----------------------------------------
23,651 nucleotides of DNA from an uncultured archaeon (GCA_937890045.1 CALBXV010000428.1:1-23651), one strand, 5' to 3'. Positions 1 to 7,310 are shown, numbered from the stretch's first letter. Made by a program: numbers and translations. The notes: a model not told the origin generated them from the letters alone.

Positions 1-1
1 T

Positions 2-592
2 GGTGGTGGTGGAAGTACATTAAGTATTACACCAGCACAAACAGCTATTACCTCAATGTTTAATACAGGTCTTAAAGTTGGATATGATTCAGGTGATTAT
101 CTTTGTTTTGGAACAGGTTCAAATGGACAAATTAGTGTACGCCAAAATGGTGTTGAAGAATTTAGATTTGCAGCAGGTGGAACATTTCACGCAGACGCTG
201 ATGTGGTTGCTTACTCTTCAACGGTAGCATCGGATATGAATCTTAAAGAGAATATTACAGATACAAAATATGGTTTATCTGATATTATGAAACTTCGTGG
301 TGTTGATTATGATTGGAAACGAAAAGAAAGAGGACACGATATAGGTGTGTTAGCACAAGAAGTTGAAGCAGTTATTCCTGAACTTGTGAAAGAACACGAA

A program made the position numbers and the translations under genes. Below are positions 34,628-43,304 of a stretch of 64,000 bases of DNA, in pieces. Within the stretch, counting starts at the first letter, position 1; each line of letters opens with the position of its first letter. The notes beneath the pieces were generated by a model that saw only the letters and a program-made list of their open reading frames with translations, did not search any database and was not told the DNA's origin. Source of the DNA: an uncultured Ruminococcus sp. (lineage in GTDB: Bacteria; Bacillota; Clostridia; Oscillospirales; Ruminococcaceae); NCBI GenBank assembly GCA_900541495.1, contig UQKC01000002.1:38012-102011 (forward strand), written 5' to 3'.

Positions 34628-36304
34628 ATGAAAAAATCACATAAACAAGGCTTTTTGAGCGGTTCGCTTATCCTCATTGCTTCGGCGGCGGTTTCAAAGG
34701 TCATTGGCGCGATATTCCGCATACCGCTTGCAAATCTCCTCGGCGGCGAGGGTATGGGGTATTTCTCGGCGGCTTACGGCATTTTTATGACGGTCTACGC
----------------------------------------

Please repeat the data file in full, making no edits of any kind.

23,651 nucleotides of DNA from an uncultured archaeon (GCA_937890045.1 CALBXV010000428.1:1-23651), one strand, 5' to 3'. Positions 1 to 7,310 are shown, numbered from the stretch's first letter. Made by a program: numbers and translations. The notes: a model not told the origin generated them from the letters alone.

Positions 1-1
1 T

Positions 2-592
2 GGTGGTGGTGGAAGTACATTAAGTATTACACCAGCACAAACAGCTATTACCTCAATGTTTAATACAGGTCTTAAAGTTGGATATGATTCAGGTGATTAT
101 CTTTGTTTTGGAACAGGTTCAAATGGACAAATTAGTGTACGCCAAAATGGTGTTGAAGAATTTAGATTTGCAGCAGGTGGAACATTTCACGCAGACGCTG
201 ATGTGGTTGCTTACTCTTCAACGGTAGCATCGGATATGAATCTTAAAGAGAATATTACAGATACAAAATATGGTTTATCTGATATTATGAAACTTCGTGG
301 TGTTGATTATGATTGGAAACGAAAAGAAAGAGGACACGATATAGGTGTGTTAGCACAAGAAGTTGAAGCAGTTATTCCTGAACTTGTGAAAGAACACGAA

A program made the position numbers and the translations under genes. Below are positions 34,628-43,304 of a stretch of 64,000 bases of DNA, in pieces. Within the stretch, counting starts at the first letter, position 1; each line of letters opens with the position of its first letter. The notes beneath the pieces were generated by a model that saw only the letters and a program-made list of their open reading frames with translations, did not search any database and was not told the DNA's origin. Source of the DNA: an uncultured Ruminococcus sp. (lineage in GTDB: Bacteria; Bacillota; Clostridia; Oscillospirales; Ruminococcaceae); NCBI GenBank assembly GCA_900541495.1, contig UQKC01000002.1:38012-102011 (forward strand), written 5' to 3'.

Positions 34628-36304
34628 ATGAAAAAATCACATAAACAAGGCTTTTTGAGCGGTTCGCTTATCCTCATTGCTTCGGCGGCGGTTTCAAAGG
34701 TCATTGGCGCGATATTCCGCATACCGCTTGCAAATCTCCTCGGCGGCGAGGGTATGGGGTATTTCTCGGCGGCTTACGGCATTTTTATGACGGTCTACGC